Although ICE says in its FAQ document that “the auction is designed to allow as broad participation as possible”, it does not elaborate.
Where it does elaborate is in the executive summary of its proposal that it used in October to secure the administration of the new Gold Price auction. Here, ICE states that one of the key advantages of its offering is:
“A fair and sustainable fee structure, designed to encourage direct participation from a diverse cross-section of market participants and broad use of the price as a benchmark.”
“We have designed our commercial model to promote direct participation in the fixing process and broad usage of the benchmark. And, in designing the commercial model, we have considered the particular nature of the London Gold Fix and its usage in the financial markets.”
It goes on to say:
“Traditional clients such as miners, refiners, jewelers and central bankscan choose to become a direct participant and deal anonymously in the gold auction. Alternatively, if sponsored by a direct participant, they can be given their own screens and manage their own positions by trading through their sponsor.”
“One of the key benefits of WebICE is its ability to allow clients to participate in the auction process with the same information and order management capabilities as the direct participants. This reduces both operational and regulatory risk for direct participants, even before increasing the number of direct participants or moving to a centrally cleared model.“
Interestingly, ICE reveals its view that even though the Gold price auction will not at this time use a centrally cleared model, this should not require the use of credit lines because until a centrally cleared model is introduced,“weaker credit names can be accommodated via pre-collateralisation.” The concept of credit lines is explained below and is another example of where the LBMA has avoided explaining the concept to the global gold public.
On its web site, ICE Benchmark Administration touches on the concept of sponsored clients:
“Clients managing their own orders, sponsored by a direct participant – direct participants can choose to provide WebICE screens to their clients, allowing them to enter orders directly into the auction (orders still route through their sponsor/direct participant)….When client orders trade, their counterpartywill always be their sponsoring direct participant.”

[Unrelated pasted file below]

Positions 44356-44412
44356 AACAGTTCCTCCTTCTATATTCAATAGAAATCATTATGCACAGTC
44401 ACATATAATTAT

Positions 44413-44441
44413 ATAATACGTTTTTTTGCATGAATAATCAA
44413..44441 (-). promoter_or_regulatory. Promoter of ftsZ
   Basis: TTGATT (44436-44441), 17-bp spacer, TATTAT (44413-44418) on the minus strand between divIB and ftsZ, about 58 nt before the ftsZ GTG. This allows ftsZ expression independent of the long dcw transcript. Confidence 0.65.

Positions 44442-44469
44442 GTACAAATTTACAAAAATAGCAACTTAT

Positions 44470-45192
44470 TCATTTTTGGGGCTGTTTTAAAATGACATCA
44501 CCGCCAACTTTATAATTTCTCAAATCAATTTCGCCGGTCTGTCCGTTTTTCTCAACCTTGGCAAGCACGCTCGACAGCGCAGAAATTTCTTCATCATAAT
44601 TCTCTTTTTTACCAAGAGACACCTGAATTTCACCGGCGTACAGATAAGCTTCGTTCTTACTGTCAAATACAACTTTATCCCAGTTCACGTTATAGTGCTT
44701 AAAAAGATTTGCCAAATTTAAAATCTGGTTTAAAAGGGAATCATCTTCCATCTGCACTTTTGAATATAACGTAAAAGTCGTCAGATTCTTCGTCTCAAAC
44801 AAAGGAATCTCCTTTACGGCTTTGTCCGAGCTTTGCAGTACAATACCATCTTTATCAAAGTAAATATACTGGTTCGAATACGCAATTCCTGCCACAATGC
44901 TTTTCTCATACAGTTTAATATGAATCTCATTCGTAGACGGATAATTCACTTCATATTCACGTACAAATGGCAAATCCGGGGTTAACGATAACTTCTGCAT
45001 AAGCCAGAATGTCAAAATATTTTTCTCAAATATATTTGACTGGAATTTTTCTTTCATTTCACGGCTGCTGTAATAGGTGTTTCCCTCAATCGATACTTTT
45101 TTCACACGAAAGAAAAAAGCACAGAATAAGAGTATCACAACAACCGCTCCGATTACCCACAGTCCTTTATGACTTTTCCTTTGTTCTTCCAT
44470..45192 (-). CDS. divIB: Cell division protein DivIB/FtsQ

Bank of China, ICBC and China Construction Bank
At this point it’s worth highlighting that there are only three Chinese banks that could realistically become direct participants in the new LBMA Gold Price auction right now, namely, Bank of China, the Industrial and Commercial Bank of China (ICBC), and China Construction Bank (CCB). Bank of China is a commercial bank and should not to be confused with the People’s Bank of China (PBOC) which is the Chinese central bank.
The reason why only Bank of China, ICBC and China Construction Bank can join the Gold Price auction as direct participants is that these are the only three Chinese banks that are ‘Full’ members of the LBMA, and the LBMA, at a minimum, will not allow any non LBMA members to participate in the auctions as direct participants.
These three Chinese banks have full membership due to being ‘Ordinary’ members of the LBMA. The other category of full membership of the LBMA is of course the LBMA market makers, or which there are currently fourteen of these.
As explained below, these three Chinese banks qualify for directly participating in the recently launched LBMA Silver Price auction, so the Silver Price participant criteria are a good proxy by which to measure the eligibility of the Chinese banks to be direct participants in the LBMA Gold Price auction.
There are of course other giant Chinese banks that are major players in the gold market, such as Bank of Communications and Agricultural Bank of China, however, as they are not LBMA members or even LBMA associates, they would not be able to qualify to be direct participants under the LBMA’s strict and exclusionary auction participant rules.
LBMA Silver Price bait and switch operation
As a quick recap, the current scandal ridden London Gold Fixing which is being discontinued from 19th March is still, at the time of writing, being run twice daily by Barclays (who was fined by the FCA for manipulating the gold price in 2012 during the Gold Fixing), HSBC, The Bank of Nova Scotia, and Société Générale. In April 2014, Deutsche Bank, which also held a seat in the Gold Fixing, resigned from the Fixing and renounced its fixing seat as of mid May 2014.
Deutsche bank then gave up its seat in the Silver Fixing on 14th August. When the new LBMA Silver Price auction was launched on 15th August last year (administered by Thomson Reuters with CME Group as the auction calculation agent), there were only three initial participants, namely, the HSBC Bank USA NA, Bank of Nova Scotia (Scotia Mocatta) and Mitsui & Co Precious Metals Inc.
Two of these participants, HSBC and Scotia, had been the incumbent members of the triumvirate London Silver Market Fixing Limited company, along with Deutsche Bank. Mitsui, the Japanese bank, in some ways just took the place of Deutsche Bank, or at least, that is how it was viewed in the media.
Despite misleading claims from the LBMA on August 15th that it “fully expects the list of price participants will grow over the coming weeks” and that “these participants include banks, trading houses, refiners and producers”, this wider cross-sectional direct participation in the Silver auction never happened.
In a very low-key on-boarding process, only three additional entities joined the new Silver auction following the launch on 15th August, and all three of these entities were bullion banks that joined without the fanfare of press releases from the LBMA or press releases from the banks in question.
UBS joined the Silver auction on 26th September, JP Morgan Chase Bankjoined the Silver auction on 14th October, and The Toronto Dominion Bank joined the auction on 6th November.